Flybe chief says UK carrier is a credible alternative to Aer Lingus
Published 08/02/2013 | 04:00
The chairman and chief executive of Flybe, Jim French, has insisted the UK carrier would be a credible alternative to Aer Lingus in the event it secures control of about half the former state-owned carrier's short-haul routes.
Speaking to the Irish Independent yesterday, Mr French said that a core difference Flybe would offer would be increased frequencies on a number of routes.
He said Flybe would achieve this by using a mix of smaller capacity jet aircraft it has on order with Brazilian manufacturer Embraer, and the existing Airbus aircraft currently used by Aer Lingus.
Ryanair boss Michael O'Leary has offered loss-making Flybe €100m in cash, as well as €50m from forward ticket sales, and 43 existing Aer Lingus short-haul routes as he presses the European Commission to sanction his planned takeover of his rival.
Flybe would establish a company called Flybe Ireland which would acquire the routes and cash from Ryanair for just €1m. It would also be guaranteed a €20m profit in the first year and use the Aer Lingus brand for three years.
Handing over the Aer Lingus routes to Flybe is one of the remedies Ryanair is proposing to competition watchdogs in Brussels in its bid to secure the green light for its third takeover attempt of Aer Lingus. The European Commission will deliver its verdict on March 6.
Aer Lingus chief executive Christoph Mueller has insisted Flybe is being used as a pawn in Ryanair's takeover battle and labelled the plans as "ridiculous".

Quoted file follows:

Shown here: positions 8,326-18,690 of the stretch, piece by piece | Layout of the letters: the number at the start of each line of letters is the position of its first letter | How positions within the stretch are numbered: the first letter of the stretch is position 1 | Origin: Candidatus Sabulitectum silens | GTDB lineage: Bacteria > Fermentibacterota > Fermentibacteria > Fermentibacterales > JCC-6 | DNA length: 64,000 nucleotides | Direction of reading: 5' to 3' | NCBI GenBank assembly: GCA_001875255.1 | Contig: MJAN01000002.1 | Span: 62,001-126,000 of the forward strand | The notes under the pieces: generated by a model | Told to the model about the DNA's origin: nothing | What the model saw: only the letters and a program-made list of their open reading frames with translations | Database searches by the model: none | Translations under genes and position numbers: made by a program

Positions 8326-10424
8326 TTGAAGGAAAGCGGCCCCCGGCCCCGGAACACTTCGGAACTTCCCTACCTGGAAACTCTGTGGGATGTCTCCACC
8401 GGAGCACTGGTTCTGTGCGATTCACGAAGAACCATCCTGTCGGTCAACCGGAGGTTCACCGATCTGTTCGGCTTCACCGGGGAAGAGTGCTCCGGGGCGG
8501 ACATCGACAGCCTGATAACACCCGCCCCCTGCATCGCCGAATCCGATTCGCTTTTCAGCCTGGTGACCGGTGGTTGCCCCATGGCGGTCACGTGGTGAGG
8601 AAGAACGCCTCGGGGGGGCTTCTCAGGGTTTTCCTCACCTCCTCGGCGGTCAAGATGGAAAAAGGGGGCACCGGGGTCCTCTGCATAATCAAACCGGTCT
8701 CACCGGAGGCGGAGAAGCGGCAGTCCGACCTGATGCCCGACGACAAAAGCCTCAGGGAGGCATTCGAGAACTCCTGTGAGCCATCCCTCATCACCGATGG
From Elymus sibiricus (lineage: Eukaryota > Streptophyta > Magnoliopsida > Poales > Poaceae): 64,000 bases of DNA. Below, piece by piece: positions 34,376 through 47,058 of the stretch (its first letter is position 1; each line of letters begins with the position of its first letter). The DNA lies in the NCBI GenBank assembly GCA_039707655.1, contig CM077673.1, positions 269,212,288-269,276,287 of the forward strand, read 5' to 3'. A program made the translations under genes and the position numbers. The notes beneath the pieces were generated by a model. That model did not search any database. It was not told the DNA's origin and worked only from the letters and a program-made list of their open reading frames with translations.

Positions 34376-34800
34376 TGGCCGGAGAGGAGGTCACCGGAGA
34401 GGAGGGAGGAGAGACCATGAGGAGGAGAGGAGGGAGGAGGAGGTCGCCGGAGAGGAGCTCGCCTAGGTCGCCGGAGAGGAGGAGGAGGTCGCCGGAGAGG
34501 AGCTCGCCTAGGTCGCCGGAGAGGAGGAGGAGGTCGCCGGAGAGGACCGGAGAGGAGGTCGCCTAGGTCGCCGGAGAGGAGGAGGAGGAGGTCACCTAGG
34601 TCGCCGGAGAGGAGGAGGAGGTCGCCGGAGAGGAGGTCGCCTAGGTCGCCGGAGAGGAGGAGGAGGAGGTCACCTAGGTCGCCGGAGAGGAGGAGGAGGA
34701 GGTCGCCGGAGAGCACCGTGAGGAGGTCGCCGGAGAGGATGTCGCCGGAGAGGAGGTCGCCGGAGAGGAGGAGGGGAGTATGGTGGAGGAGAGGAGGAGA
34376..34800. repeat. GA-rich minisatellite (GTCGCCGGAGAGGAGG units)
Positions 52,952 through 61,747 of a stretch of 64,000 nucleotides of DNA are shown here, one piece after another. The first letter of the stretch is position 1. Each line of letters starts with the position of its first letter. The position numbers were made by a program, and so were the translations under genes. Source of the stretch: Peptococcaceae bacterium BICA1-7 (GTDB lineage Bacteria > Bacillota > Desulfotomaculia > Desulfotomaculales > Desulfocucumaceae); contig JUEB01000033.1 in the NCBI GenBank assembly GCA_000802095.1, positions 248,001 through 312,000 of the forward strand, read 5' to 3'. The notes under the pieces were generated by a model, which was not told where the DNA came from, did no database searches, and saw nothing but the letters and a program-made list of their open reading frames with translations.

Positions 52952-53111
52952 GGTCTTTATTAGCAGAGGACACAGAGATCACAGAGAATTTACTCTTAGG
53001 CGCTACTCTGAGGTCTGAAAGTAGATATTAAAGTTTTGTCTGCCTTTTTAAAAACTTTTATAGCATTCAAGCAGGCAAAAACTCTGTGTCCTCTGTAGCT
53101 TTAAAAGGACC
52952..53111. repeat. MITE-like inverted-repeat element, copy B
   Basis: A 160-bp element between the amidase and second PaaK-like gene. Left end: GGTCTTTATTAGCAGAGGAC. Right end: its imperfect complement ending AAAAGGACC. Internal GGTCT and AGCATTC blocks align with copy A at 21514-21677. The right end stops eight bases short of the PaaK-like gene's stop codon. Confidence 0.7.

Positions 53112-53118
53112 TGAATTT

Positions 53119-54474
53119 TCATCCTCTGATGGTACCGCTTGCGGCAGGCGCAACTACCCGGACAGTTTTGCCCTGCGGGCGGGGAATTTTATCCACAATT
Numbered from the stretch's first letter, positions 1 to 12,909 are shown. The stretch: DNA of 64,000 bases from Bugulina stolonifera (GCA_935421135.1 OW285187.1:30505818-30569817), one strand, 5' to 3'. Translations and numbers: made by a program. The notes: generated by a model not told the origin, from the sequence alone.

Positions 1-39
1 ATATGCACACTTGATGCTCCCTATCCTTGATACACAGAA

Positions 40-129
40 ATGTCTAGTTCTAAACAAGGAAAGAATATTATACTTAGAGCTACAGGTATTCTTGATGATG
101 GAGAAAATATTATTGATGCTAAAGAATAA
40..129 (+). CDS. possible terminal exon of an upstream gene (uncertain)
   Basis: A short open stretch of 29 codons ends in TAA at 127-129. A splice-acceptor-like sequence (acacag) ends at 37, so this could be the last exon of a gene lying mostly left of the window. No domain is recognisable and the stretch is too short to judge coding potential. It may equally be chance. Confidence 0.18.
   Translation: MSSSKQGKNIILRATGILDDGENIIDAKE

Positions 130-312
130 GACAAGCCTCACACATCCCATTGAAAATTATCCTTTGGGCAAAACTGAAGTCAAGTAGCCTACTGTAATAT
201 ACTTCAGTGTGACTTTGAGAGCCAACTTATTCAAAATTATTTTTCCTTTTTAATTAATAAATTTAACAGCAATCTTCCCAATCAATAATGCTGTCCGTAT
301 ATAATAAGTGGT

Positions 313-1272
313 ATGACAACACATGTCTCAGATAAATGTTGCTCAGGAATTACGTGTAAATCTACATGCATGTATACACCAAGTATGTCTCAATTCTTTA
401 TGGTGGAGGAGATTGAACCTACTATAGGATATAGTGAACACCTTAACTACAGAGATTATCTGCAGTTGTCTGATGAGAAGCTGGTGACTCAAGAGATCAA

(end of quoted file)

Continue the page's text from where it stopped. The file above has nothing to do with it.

Mr Mueller also insisted that it was Aer Lingus rather than Ryanair that would effectively end up paying for the €694m takeover if it went ahead. Ryanair, which owns about 300 aircraft, could easily sell and lease back the Aer Lingus fleet if it acquires the carrier.
"The entire proposal will be funded and paid for by the Aer Lingus shareholder, not Ryanair's," he claimed. "They can sell the whole fleet. I believe the aircraft will disappear," he predicted, if a takeover went ahead.
Aer Lingus released strong financial figures for 2012 this week. Mr Mueller told the Irish Independent he also sees scope for adding more codeshare agreements with other airlines.
"Since the demise of BMI (which was acquired by British Airways), a lot of carriers have lost a feeder at London Heathrow," he said, adding that there is "increasing demand" for codeshare agreements.
Mr Mueller said he sees scope to sign more agreements such as the deal it recently did with Virgin, where Aer Lingus will operate four aircraft for the UK carrier in a 'wet lease' arrangement. That means Aer Lingus also provides the crew.
He said a service to Canada from Ireland remains top of the wish-list for Aer Lingus.